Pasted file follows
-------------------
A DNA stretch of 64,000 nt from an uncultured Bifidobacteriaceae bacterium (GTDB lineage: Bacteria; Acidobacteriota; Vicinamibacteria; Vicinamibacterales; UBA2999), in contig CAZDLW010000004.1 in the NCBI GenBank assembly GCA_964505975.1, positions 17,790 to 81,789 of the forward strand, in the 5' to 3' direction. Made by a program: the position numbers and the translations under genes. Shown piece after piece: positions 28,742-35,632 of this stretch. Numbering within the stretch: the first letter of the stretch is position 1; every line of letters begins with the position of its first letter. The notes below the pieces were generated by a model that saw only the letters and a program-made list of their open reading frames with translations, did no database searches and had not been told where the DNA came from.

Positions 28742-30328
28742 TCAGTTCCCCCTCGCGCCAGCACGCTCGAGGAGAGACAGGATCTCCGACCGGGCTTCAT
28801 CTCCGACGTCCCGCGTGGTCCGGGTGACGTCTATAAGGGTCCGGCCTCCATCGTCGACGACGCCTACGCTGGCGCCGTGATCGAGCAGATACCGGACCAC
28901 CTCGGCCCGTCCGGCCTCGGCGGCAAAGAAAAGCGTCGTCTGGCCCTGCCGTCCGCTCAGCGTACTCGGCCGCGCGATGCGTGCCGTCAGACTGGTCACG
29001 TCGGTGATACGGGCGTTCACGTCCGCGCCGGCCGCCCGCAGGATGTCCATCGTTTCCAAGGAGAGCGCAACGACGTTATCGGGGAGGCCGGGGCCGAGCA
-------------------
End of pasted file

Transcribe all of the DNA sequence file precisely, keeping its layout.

A DNA stretch of 64,000 nt from an uncultured Bifidobacteriaceae bacterium (GTDB lineage: Bacteria; Acidobacteriota; Vicinamibacteria; Vicinamibacterales; UBA2999), in contig CAZDLW010000004.1 in the NCBI GenBank assembly GCA_964505975.1, positions 17,790 to 81,789 of the forward strand, in the 5' to 3' direction. Made by a program: the position numbers and the translations under genes. Shown piece after piece: positions 28,742-35,632 of this stretch. Numbering within the stretch: the first letter of the stretch is position 1; every line of letters begins with the position of its first letter. The notes below the pieces were generated by a model that saw only the letters and a program-made list of their open reading frames with translations, did no database searches and had not been told where the DNA came from.

Positions 28742-30328
28742 TCAGTTCCCCCTCGCGCCAGCACGCTCGAGGAGAGACAGGATCTCCGACCGGGCTTCAT
28801 CTCCGACGTCCCGCGTGGTCCGGGTGACGTCTATAAGGGTCCGGCCTCCATCGTCGACGACGCCTACGCTGGCGCCGTGATCGAGCAGATACCGGACCAC
28901 CTCGGCCCGTCCGGCCTCGGCGGCAAAGAAAAGCGTCGTCTGGCCCTGCCGTCCGCTCAGCGTACTCGGCCGCGCGATGCGTGCCGTCAGACTGGTCACG
29001 TCGGTGATACGGGCGTTCACGTCCGCGCCGGCCGCCCGCAGGATGTCCATCGTTTCCAAGGAGAGCGCAACGACGTTATCGGGGAGGCCGGGGCCGAGCA